My last two reviews focused on similar ideas like sweeping cityscapes and people out in the streets protesting or something for one reason or another. After doing some research, I’ve discovered something a little different that twists all of those elements in a somewhat unique way. What is this film called? Well, it’s a little unknown CG film called Vexille that has a pretty solid dub. At least, that’s how I watched it on the funimation website. You can watch it for free on Funimation’s services if it sounds interesting. After reading about Vexille’s general plot and ideas, it sounded like something that clicked with all my levels of interest so I’m surprised that I haven’t heard about it until now. All of the plot elements like they came general cyberpunk and Masamune Shirow properties, but that doesn’t mean anything honestly. (I had to dig deep for this one because I didn’t want to talk about a Oshi movies yet.) Since when did Ghost in the Shell and Appleseed hold all the cards on what is cyberpunk? Never I say. The biggest question is if it’s good or not and that’s why you are reading this, right?
Vexille starts with a very interesting concept and unique concept. A look at Japanese isolationism in the future, but from an American perspective. I looked at the production staff to make sure and yeah, this was definitely an almost completely Japanese production. At least that’s what I found from list of the production staff online. In the not so distant future of the 2060’s, robotics technology was considered highly advanced and the world’s opinion started turning away from anymore development. By the year 2067, the UN declared a unilateral ban on all robotics research. Japan, who was home to Daiwa Robotics Industries, tried to push against the ruling but they were completely over ruled by the rest of the world. What resulted was a new round of Japanese isolationism on a high tech level. All foreigners were immediately deported and an Energy Shield, called R.A.C.E. made from tons of substations were planted all around Japan that prevented any ships from entering their waters unless cleared and disabled Satellite capability from even seeing what Japan was up to. Only some robotics trading was allowed and that’s it. So yeah, not so subtle themes there.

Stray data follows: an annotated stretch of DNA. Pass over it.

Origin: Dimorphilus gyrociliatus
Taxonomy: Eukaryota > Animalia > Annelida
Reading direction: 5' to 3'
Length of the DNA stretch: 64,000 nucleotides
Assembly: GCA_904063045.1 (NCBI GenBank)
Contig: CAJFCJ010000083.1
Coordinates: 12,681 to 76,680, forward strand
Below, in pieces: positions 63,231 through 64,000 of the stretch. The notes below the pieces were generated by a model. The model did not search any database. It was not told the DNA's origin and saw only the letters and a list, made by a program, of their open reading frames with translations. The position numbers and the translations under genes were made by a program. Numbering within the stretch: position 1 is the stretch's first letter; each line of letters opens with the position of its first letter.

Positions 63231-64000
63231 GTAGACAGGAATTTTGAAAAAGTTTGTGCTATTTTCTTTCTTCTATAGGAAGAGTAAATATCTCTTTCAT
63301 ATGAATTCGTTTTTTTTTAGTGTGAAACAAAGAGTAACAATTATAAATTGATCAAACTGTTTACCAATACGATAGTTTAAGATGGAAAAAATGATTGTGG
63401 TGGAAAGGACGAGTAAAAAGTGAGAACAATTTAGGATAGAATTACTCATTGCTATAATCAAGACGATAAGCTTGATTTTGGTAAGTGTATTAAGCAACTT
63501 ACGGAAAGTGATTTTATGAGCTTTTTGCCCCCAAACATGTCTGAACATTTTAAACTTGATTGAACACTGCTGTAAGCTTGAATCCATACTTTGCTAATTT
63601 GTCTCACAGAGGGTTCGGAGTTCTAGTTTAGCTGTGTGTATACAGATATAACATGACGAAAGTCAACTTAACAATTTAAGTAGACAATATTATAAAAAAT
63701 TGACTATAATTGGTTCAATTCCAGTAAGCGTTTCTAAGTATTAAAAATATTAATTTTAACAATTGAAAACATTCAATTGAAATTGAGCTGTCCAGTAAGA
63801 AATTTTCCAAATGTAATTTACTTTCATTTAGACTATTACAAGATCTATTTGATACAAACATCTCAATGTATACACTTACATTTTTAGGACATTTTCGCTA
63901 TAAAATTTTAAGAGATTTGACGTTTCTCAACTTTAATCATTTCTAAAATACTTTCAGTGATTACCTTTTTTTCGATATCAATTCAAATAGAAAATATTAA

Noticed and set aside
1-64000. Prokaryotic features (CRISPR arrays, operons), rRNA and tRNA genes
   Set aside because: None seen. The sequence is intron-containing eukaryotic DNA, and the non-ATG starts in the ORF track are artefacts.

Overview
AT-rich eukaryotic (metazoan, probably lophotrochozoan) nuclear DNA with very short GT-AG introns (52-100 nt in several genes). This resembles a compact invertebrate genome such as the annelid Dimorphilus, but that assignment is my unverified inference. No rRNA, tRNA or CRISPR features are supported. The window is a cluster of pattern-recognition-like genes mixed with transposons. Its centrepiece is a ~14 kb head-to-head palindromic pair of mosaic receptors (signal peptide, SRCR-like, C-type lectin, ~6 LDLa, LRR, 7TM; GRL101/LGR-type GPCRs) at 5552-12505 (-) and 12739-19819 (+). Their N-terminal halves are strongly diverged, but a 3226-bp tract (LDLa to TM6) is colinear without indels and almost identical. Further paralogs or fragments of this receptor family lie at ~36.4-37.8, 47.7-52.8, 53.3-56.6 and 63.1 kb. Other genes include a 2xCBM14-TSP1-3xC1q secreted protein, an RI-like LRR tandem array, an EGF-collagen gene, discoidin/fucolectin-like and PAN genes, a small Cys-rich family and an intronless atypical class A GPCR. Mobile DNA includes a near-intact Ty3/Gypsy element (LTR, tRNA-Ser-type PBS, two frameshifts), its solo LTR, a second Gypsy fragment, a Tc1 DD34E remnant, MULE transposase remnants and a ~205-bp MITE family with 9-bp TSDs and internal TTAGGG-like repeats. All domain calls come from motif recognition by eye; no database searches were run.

The plot of Vexille starts ten years after Japan’s isolation in 2077. Some high tech robotics trading from under the UN degree is the only interaction the rest of the world has with Japan now. Well, except for a meeting that Japan orchestrated in Colorado with members of important nations from across the world on Christmas Day. Of course, that is a ruse. The informant from Japan named Saito immediately kills all of them off reaons that only become clear later on. Enter the American unit called SWORD; a group of elite trained soldiers who wear Exo-Skeletons or Iron Man like suits for combat situations. Their mission? Capture Saito. The mission doesn’t end in a complete failure because Vexille, a SWORD member, was able to obtain Saito’s leg but things only get stranger from there. For starters, the politicians that were killed off found themselves in custody. That’s kind of suspicious, isn’t it?